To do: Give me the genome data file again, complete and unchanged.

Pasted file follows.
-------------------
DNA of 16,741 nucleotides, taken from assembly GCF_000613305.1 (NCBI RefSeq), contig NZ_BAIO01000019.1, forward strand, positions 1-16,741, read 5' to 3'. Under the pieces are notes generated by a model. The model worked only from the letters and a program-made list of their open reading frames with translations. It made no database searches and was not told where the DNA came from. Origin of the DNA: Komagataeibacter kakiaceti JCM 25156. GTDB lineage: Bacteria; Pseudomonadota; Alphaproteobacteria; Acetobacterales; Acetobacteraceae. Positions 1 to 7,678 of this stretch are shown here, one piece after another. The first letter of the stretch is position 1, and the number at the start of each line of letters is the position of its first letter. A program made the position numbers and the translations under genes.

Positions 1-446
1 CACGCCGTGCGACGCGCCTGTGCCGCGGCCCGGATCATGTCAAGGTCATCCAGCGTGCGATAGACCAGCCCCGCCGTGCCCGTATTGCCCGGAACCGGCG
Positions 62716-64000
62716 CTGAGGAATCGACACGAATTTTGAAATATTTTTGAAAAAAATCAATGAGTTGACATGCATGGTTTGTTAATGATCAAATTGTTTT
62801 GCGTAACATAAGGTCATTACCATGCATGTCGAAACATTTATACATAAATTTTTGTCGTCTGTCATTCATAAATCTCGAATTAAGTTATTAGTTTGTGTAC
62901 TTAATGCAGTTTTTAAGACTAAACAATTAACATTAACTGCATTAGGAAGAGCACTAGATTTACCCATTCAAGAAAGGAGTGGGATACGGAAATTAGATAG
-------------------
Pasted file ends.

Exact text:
DNA of 16,741 nucleotides, taken from assembly GCF_000613305.1 (NCBI RefSeq), contig NZ_BAIO01000019.1, forward strand, positions 1-16,741, read 5' to 3'. Under the pieces are notes generated by a model. The model worked only from the letters and a program-made list of their open reading frames with translations. It made no database searches and was not told where the DNA came from. Origin of the DNA: Komagataeibacter kakiaceti JCM 25156. GTDB lineage: Bacteria; Pseudomonadota; Alphaproteobacteria; Acetobacterales; Acetobacteraceae. Positions 1 to 7,678 of this stretch are shown here, one piece after another. The first letter of the stretch is position 1, and the number at the start of each line of letters is the position of its first letter. A program made the position numbers and the translations under genes.

Positions 1-446
1 CACGCCGTGCGACGCGCCTGTGCCGCGGCCCGGATCATGTCAAGGTCATCCAGCGTGCGATAGACCAGCCCCGCCGTGCCCGTATTGCCCGGAACCGGCG
Positions 62716-64000
62716 CTGAGGAATCGACACGAATTTTGAAATATTTTTGAAAAAAATCAATGAGTTGACATGCATGGTTTGTTAATGATCAAATTGTTTT
62801 GCGTAACATAAGGTCATTACCATGCATGTCGAAACATTTATACATAAATTTTTGTCGTCTGTCATTCATAAATCTCGAATTAAGTTATTAGTTTGTGTAC
62901 TTAATGCAGTTTTTAAGACTAAACAATTAACATTAACTGCATTAGGAAGAGCACTAGATTTACCCATTCAAGAAAGGAGTGGGATACGGAAATTAGATAG